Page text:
Our purpose is to declare God’s praises. We are to announce good tidings of peace and joy. We are to show the light to our dark world. Some will accept and some will reject.

We are special people, a peculiar people, people of His own, a special possession. We are a ragamuffin collection of broken sinners who have found salvation in Jesus. We are God’s. We belong to HIm. He invites us to not only be with Him but also to love the people of this world and one another.

Once you were not a people, but now you are the people of God; once you had not received mercy, but now you have received mercy. (2:10)

God is rich in mercy. He has made us a people, a family filled with mercy.

So What?

God has not created us to know Him in isolation.
God has not created us to live in isolation.

God exists in community—Father, Son and Spirit—and created us to do life together, to be a family, a nation, a people, a group of priests that know God…and make Him known.

We are a family. We are a body. We are various stones that together form a house.

We need one another.
We are to complement one another…and compliment one another!
You need me and I need you.

One of the great lies of our culture is individualism. Just me and Jesus. Or just me and me! We were created to be interdependent and depend on one another and God.

First Alliance, many of you are not connected to the body. Perhaps you’re new—like me—or you’ve just been a spectator, but you’ve not experienced real community, relationships, like together. I urge you to get connected.

Participate in a Sunday School class at 9 AM. There’s a list in the bulletin.
Visit some of our small groups. There’s a list in the bulletin.
Join a ministry team. There’s a list in the bulletin!

I know we live scattered around NW Ohio, but when we come together—Sunday mornings as well as Monday through Saturday—we can experience the deeper meaning and joy of community, of oikos, the Greek word for extended family…on God’s mission together.

No matter what trials we face, we are to be a united, harmonious family, faithful to Jesus. We are God’s people. We are a priesthood, a nation, a people. Nobody serves alone. Nobody plays alone. We were created for
harmony. We the people! Let’s live like it!!!


Some ideas from

Be Hopeful (1 Peter): How to Make the Best of Times Out of Your Worst of Times (The BE Series Commentary) by Warren

Thru The Bible audio messages by J. Vernon McGee

1 Peter (The NIV Application Commentary) by Scot McKnight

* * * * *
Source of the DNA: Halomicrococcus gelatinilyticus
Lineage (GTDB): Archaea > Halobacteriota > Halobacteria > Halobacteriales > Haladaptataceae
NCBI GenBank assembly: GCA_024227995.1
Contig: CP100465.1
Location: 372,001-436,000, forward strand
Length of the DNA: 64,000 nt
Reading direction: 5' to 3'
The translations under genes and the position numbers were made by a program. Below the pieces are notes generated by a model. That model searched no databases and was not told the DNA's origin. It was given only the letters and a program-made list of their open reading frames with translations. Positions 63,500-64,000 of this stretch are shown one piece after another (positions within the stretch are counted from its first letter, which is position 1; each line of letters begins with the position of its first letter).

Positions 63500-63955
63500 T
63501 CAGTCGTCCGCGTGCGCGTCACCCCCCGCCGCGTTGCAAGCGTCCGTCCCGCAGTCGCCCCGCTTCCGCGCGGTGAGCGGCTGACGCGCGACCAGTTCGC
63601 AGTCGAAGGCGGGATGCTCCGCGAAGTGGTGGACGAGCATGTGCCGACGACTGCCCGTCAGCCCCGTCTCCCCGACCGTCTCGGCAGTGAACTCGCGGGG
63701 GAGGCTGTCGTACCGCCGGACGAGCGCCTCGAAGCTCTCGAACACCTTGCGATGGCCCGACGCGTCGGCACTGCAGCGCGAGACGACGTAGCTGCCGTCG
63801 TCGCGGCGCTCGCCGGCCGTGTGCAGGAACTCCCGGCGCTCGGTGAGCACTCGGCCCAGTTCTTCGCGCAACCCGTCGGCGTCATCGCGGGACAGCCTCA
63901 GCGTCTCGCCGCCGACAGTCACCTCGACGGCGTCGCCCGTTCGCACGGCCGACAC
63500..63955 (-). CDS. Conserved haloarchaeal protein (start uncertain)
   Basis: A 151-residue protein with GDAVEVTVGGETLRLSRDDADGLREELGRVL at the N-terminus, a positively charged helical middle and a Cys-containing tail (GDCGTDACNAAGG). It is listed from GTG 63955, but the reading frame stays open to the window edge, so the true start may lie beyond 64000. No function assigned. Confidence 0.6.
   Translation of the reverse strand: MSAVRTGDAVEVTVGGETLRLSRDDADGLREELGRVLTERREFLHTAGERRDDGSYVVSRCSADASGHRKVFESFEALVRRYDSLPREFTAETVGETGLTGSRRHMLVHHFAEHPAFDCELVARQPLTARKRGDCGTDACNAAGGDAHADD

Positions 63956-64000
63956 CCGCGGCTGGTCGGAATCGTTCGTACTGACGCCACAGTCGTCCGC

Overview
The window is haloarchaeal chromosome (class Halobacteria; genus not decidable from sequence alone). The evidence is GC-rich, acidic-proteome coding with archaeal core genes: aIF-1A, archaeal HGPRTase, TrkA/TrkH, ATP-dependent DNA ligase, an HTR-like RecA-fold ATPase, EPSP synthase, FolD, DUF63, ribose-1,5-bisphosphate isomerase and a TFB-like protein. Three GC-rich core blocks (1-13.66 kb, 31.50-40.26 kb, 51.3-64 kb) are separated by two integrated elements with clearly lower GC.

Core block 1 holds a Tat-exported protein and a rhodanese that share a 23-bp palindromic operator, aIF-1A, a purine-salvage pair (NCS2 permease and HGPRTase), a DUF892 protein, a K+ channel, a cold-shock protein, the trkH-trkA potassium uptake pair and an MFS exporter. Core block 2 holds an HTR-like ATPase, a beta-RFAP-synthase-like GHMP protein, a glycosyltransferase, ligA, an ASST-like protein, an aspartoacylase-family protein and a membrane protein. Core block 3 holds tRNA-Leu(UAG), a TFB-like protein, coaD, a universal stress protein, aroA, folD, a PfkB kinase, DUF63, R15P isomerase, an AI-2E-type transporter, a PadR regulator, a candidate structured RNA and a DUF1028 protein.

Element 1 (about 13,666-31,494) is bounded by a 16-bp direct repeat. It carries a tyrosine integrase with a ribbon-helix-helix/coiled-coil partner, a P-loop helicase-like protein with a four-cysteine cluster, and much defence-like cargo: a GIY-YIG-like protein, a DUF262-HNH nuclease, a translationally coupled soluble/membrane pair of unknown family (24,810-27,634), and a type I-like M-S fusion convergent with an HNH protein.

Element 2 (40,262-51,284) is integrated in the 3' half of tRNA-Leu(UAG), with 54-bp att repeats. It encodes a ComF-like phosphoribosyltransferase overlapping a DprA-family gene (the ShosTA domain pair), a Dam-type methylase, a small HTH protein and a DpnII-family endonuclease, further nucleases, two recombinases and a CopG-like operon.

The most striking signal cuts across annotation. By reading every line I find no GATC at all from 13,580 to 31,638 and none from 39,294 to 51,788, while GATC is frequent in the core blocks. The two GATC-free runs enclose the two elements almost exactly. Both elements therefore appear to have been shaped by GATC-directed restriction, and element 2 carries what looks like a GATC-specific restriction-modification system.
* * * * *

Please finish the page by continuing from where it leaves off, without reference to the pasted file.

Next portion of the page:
You can listen to this message and others at the First Alliance Church podcast here.

Be Holy! 8 November 2015

Note: This message is similar to one preached at Scio Community Church, September 13, 2015.

Be Holy!
Series: What In The World Is Going On? A Study of 1 Peter
1 Peter 1:13-21

Series Overview:
God’s grace is present in the midst of suffering.

Big Idea: When suffering, we need not only need empathy but also holy action.


Last week we began our series on 1 Peter, “What In The World Is Going On?” We live in crazy times, amen?

  • - We can kill babies and sell their parts but go crazy if a lion is shot
  • - It’s ok smoke weed but not cigarettes.
  • - Bush might run against Clinton for president!
  • - Women now have wives and men can have a husband.
  • - We are to be tolerant of everything yet offended by everything.

I’ve heard Christians in the USA talk about suffering and persecution. Perhaps you’ve lost friends over your faith, have been skipped over for a job promotion for following Jesus, or been teased because you love Christ. While I don’t mean to minimize those things, it’s nothing compared to the imprisonment, torture, and even death faced by our brothers and sisters around the world. In recent days, the media has shed light on the horrific actions of ISIS and other groups who have promoted violence, prompted refugees to flee their homelands, and murdered our spiritual siblings.

The theme of this book may well be called hope and grace in the midst of suffering. While we all experience trials, Peter—one of Jesus’ three best friends—is writing to scattered peoples fleeing for their freedoms and, in many cases, their very lives. In the first twelve verses of this epistle—or short letter—these exiles are addressed with reminders of their salvation, the temporary nature of their suffering, and hope both now and forever.